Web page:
An Unscheduled Trip Down Chickamauga Gulf

The North Chickamauga Creek Gorge, located 15 miles from downtown Chattanooga, Tennessee, is a beautiful deep central gorge cut into the sandstone plateau of Walden’s Ridge. It is approximately 10 miles long–steep, and rugged with forested slopes and very limited access. This gorge is the upper portion of the 32-mile North Chickamauga Creek, one of the main tributaries of the Tennessee River in Chattanooga.

The North Chicamauga Creek Gorge
The North Chickamauga Creek Gorge

When I lived there the local name for this place was “Chickamauga Gulf,” or just “The Gulf.” It was totally wild and remote, as much of it still is. The view of it on the topographical map serves to show its twists and turns, but can’t portray how steeply and ruggedly it is cut into the mountains it drains. Being adventurous, I often laced on my boots and hiked, climbed, and rock scrambled the gulf. And when I learned to fly a small plane . . . well, I’m ahead of my story.

When you live in a small town and fly a small plane, people sometimes ask you to “take them up.” I loved doing that, especially with people who had never flown before. I once landed in the cow pasture of a farmer who lived on the land his ancestors had farmed for generations. But he had never see it from the air until the day I took him up. I knew it was an experience he would remember the rest of his life. We soared and circled like birds on the wing. His excitement was unquenchable.

But once there was a young boy who showed no excitement whatever. In fact, he appeared bored by the prospect. His grandmother had arranged this ride and he made sure I knew that he had flown a lot and this was no big deal for a guy like him. At first I thought I’m make a quick loop around the airport and deposit him back where he came from. But then another idea came to me.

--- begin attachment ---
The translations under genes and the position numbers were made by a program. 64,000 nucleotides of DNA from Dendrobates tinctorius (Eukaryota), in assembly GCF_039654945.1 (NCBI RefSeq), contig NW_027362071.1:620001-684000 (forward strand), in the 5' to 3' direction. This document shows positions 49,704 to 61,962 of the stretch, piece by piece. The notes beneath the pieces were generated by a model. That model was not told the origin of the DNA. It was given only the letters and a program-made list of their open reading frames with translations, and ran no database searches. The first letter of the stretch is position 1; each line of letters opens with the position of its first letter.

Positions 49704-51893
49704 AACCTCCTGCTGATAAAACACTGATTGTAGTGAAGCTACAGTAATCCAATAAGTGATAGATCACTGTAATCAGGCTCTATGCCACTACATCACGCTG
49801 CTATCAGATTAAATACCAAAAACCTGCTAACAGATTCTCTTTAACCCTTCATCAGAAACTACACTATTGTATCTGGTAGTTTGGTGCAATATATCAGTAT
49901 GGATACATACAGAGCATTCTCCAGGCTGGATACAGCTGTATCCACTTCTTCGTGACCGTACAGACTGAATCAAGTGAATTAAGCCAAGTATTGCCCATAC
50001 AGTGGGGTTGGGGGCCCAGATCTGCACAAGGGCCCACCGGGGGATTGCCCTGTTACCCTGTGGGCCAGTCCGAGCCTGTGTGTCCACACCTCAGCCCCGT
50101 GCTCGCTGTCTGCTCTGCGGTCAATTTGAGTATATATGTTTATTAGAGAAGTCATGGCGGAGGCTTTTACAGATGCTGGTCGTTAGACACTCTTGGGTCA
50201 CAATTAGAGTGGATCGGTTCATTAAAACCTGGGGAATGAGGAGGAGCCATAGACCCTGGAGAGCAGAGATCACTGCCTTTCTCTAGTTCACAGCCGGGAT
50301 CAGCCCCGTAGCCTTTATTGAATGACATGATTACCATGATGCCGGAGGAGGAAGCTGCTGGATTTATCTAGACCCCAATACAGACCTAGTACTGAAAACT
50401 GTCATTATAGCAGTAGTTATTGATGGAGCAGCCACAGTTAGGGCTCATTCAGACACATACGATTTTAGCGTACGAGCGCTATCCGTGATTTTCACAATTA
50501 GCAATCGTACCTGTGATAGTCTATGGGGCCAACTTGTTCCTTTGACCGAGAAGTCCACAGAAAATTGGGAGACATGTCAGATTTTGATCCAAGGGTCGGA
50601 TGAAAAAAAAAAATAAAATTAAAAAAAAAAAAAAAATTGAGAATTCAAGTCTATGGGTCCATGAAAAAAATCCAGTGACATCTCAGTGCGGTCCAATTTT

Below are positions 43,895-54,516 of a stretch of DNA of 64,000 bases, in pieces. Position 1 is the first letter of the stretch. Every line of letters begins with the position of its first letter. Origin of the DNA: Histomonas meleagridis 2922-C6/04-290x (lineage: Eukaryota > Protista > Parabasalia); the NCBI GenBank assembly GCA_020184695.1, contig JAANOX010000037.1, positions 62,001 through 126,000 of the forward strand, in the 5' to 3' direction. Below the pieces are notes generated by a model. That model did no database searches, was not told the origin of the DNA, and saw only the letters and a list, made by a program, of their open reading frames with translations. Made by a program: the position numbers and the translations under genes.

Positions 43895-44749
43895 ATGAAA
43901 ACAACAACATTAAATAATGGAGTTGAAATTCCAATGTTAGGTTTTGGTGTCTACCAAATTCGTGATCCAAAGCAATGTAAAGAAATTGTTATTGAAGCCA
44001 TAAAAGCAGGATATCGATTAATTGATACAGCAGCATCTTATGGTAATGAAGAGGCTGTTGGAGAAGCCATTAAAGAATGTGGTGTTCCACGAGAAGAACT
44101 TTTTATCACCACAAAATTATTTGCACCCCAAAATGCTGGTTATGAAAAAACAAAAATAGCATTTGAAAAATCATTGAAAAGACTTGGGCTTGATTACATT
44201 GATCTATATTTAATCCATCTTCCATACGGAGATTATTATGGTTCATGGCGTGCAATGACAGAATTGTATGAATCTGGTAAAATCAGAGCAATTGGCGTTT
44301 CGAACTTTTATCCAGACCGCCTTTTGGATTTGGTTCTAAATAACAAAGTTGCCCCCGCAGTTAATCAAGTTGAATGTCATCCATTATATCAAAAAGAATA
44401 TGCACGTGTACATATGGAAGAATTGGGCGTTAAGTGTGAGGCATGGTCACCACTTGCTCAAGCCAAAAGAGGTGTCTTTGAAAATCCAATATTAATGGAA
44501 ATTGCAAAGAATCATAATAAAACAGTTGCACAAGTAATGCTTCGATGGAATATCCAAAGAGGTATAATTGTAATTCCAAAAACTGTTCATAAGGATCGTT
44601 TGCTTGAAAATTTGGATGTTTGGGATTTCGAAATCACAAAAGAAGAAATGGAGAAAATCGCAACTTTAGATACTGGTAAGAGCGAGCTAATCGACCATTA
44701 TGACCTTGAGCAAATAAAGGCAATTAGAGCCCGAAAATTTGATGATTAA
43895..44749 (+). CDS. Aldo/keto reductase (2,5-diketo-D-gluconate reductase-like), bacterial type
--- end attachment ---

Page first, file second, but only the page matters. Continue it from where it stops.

I climbed and headed out across Walden’s Ridge toward the shallow beginnings of North Chickamauga Creek Gorge, chatting nonchalantly about unrelated matters. I had done this several times before, always

The plane that made this trip
The plane that made this trip

alone. I tried not to show my own increasing tension and to mirrow the young man’s bored demeanor. We eased down above the treetops and then the white water of the creek and began to follow the snaking turns. Then we were below the trees that topped the gorge on either side, and banking sharply left and right as on a crooked mountain road. As the gorge got deeper, we flew down lower to where you were looking up at the cliffs on either side–if you could get a view at all.

This had the intended effect. Holding on for his dear young life, his words, in approximate order, were “Hey!!” and “What are you doing?!” and “Are you trying to kill us??”

He did not wet his pants as far as I could tell. But I think it was close.

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